New recycling service launched in Merthyr Tydfil
The funding has helped the local authority invest in new collection vehicles, containers, depots and equipment in order to move from a co-mingled recycling service to a kerbside-sort system.
Launching the new service this morning (17 September) Sargeant said he hoped that implementing the changes would help Merthyr Tydfil exceed the statutory recycling targets in the coming years.
Half of the Welsh Government’s 2014 allocation for the Collaborative Change Programme, which provides advice and support to help local authorities achieve statutory recycling targets, was given to the council in South Wales after it recorded a recycling rate of just 48 per cent last year, the lowest in the country.
As part of its ‘Towards Zero Waste’ strategy, the Welsh Government has set a target of 70 per cent recycling/composting of municipal waste by 2024/25, and has also imposed interim targets.
When the investment was awarded last year, only Merthyr, Cardiff and Rhondda Cynon Taf of the country’s 22 authorities had failed to meet the 52 per cent target for 2012/13, and latest figures (up to March 2015) show that Merthyr, with 51 per cent, has still yet to hit it.
Under the new kerbside-sort system each household will have two recycling boxes – one for paper and one for glass bottles, jars and cardboard. These will be taken weekly, alongside a blue reusable sack used to collect plastic and aluminium, and a food waste bin.
Every two weeks, a garden waste sack and residual waste bin will be collected from each household.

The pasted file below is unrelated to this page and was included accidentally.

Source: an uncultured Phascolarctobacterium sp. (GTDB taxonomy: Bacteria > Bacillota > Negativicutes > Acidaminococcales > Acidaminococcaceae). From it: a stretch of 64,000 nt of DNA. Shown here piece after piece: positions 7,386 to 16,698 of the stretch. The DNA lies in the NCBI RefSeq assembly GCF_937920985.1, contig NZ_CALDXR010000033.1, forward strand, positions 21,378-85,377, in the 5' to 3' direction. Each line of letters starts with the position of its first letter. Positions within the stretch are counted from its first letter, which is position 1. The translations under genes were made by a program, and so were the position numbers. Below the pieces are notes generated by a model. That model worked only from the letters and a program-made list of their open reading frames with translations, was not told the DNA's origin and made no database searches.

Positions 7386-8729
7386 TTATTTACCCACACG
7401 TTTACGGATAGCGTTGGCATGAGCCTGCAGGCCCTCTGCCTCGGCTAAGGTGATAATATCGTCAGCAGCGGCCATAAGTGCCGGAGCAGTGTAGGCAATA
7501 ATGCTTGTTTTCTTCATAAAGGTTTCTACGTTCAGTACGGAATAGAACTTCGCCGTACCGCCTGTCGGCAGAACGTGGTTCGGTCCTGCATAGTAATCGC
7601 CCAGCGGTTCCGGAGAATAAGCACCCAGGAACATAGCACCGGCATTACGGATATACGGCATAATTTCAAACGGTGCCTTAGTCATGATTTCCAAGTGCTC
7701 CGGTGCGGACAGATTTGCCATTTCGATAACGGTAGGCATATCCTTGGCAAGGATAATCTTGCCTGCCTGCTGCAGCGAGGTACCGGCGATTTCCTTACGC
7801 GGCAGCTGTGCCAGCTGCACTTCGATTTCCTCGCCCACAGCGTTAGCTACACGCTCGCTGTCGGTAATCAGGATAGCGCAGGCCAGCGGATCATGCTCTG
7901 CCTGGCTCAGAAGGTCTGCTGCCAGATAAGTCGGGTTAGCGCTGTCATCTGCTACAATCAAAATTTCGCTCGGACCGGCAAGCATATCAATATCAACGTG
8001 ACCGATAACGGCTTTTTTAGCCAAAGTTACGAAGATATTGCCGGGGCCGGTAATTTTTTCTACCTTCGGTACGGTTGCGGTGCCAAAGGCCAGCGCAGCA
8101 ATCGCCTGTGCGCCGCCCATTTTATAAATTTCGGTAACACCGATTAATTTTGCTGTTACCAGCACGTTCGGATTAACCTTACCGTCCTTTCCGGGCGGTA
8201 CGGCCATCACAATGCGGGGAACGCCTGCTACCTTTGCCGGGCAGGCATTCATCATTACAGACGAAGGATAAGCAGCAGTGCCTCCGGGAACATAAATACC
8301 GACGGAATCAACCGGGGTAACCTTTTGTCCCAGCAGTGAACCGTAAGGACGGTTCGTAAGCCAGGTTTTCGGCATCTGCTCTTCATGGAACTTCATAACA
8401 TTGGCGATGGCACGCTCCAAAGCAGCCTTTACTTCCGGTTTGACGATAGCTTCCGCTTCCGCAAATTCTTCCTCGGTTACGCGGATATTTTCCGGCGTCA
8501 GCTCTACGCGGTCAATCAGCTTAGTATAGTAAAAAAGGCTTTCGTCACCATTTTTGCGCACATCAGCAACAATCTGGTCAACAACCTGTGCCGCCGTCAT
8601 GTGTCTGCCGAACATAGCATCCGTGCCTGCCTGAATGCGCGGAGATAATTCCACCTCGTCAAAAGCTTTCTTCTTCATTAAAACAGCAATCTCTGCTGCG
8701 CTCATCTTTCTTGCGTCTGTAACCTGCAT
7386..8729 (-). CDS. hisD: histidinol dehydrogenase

The launch of the kerbside-sort system comes just a day after European policy advisor Karl Falkenberg criticised the UK for its ‘peculiar’ use of comingled collections.
New service could be replicated throughout Wales
Speaking on a visit to the Merthyr deport to launch the new service, Sargeant said: “Achieving high levels of recycling is important because of the benefits not only to our environment, but also to our communities and the Welsh economy.
“The new service is delivering high-quality materials as can be seen from those waiting to be collected. The overall impact is that the council will be running a lower cost service and the payback period on the investment to make the transition is less than two years.
“My ambition is for Wales to become number one in Europe for recycling. The high-quality, high recycling, low-cost services being provided here in Merthyr can be provided right across Wales.
“I would like to see a standard waste and recycling service that is distinctly Welsh and based on the principles of sustainable development. That’s the journey we are on and I’m confident that we are going to reach 70 per cent recycling before the target date of 2025 and become number one in Europe.”